Cornstarch is a thickening agent used in gravy, sauces and fruit desserts. When heated, the cornstarch binds with the liquid or fruit juices and becomes transparent, glossy and thick. Tapioca, derived from the root of the cassava plant, comes in two forms. Pearl tapioca consists of tiny pearls, or balls, of tapioca. Instant tapioca has smaller balls than pearl tapioca. Bleached wheat flour is a substitute for cornstarch and both types of tapioca.
Things You'll Need
Sauce & Gravy
Double the amount of cornstarch that the gravy or sauce recipe calls for and use that doubled amount of flour. For example, if the recipe calls for 1/2 cup of cornstarch, use 1 cup of flour. Put the flour in a jar with a lid. Add 1/2 cup of the liquid that the recipe calls for. The liquid should be room-temperature or colder — not hot.
Put the lid on the jar. Shake well for 30 seconds. Open the lid and scrape around the bottom of the jar with a butter knife or spatula to make sure that all of the flour has been incorporated into the liquid. Replace the lid and shake again.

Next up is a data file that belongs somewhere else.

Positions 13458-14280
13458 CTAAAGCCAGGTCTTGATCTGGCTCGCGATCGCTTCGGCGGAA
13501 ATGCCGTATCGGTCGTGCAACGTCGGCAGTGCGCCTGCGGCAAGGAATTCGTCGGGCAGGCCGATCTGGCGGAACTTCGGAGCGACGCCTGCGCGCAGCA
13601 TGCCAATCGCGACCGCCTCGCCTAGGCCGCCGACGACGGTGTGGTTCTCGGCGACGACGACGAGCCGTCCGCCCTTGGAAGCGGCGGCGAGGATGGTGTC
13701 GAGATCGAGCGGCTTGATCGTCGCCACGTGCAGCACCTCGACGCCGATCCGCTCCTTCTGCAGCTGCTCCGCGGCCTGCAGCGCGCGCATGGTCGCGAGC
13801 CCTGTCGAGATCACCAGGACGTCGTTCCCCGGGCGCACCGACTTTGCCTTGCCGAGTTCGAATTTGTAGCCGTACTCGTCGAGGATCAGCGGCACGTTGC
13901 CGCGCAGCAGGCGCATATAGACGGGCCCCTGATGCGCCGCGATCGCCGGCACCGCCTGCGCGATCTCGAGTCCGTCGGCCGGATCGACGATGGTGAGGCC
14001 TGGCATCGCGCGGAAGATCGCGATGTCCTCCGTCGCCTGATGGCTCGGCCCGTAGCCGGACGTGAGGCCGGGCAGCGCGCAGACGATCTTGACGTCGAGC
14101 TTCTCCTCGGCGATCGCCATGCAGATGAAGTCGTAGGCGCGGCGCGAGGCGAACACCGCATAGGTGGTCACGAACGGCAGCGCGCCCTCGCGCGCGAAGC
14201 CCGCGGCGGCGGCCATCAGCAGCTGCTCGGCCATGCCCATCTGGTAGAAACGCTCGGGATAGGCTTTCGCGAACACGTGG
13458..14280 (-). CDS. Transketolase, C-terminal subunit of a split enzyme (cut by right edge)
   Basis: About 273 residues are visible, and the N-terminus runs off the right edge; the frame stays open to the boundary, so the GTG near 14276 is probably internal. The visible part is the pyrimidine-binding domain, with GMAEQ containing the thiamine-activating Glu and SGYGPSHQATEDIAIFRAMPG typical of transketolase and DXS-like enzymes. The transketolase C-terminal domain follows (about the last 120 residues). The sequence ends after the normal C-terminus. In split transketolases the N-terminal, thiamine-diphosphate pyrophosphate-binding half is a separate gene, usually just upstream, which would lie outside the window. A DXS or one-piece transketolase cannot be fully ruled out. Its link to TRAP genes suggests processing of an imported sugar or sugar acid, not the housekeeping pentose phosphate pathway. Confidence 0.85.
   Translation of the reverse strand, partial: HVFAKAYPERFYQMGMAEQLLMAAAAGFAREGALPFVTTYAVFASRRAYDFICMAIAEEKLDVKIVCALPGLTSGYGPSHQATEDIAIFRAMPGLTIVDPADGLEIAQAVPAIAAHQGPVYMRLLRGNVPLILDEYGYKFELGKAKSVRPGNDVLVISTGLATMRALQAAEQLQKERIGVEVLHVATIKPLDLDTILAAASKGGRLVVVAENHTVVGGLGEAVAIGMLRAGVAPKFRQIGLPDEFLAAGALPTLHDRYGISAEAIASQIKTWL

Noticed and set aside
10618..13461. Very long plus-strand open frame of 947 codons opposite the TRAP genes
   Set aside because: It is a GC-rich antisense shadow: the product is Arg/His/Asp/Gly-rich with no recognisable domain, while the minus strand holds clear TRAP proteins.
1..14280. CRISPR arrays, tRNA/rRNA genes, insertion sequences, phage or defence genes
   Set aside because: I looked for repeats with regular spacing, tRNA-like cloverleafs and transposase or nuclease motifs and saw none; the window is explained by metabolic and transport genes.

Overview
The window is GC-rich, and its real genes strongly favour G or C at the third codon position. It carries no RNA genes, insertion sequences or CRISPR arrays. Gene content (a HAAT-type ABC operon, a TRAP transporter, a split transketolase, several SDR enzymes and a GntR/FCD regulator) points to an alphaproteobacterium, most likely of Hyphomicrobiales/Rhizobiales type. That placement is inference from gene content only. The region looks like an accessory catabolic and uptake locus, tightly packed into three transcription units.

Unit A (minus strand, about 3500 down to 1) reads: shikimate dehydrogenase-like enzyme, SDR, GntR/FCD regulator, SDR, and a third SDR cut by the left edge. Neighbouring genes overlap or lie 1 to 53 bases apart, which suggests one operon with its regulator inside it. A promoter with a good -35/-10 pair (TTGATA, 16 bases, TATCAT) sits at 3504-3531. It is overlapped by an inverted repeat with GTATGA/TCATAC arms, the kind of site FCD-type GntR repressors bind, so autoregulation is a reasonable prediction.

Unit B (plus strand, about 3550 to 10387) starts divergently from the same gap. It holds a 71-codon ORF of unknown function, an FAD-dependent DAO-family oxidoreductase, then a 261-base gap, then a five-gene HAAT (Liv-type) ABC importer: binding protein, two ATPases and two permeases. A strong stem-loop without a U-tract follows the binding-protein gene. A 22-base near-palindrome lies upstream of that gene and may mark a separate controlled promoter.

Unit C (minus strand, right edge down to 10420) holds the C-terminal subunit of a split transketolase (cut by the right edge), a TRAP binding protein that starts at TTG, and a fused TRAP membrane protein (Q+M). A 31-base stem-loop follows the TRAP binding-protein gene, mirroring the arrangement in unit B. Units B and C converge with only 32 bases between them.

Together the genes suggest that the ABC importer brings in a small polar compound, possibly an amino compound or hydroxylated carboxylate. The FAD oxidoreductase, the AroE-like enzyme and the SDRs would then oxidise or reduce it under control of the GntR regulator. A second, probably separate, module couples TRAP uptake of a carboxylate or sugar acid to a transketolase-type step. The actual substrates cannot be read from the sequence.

Pour the flour mixture through a strainer into the rest of the ingredients. Stir well. Bring the ingredients to a boil over medium heat, stirring constantly. Lower the heat to medium and simmer for two minutes.
Double the amount of cornstarch that the dessert filling recipe calls for and use that doubled amount of flour. Sprinkle half of the flour over the fruit.
Toss well. Scoop the fruit from the bottom of the bowl up and over the fruit on the top of the bowl so each piece gets coated with some flour.
Sprinkle the other half of the flour over the fruit and toss again. Proceed as the recipe directs.
Measure one and one-half (1.5) times the amount of instant tapioca that the recipe calls for and use that amount of flour. If the recipe calls for pearl tapioca, use an equal amount of flour.
Combine the flour with 1/4 to 1/2 cup of cold water. Blend well.
Add the flour mixture to the dish two minutes before it has finished cooking. While tapioca can be added at the last minute, since it won’t impart a starchy taste, flour needs to be cooked or else it will taste raw.
Flour will make a liquid opaque while tapioca and cornstarch will not.
Substituting flour for cornstarch or tapioca may result in different consistencies and tastes of your foods.
Potato flour and rice flour are two other possible substitutes. Substitute the same amount of those as the recipe calls for cornstarch. Test to see whether the taste, texture and consistency are acceptable.
References and ResourcesJoy of Baking: Ingredient Substitution
Cook's Thesaurus: Starch Thickeners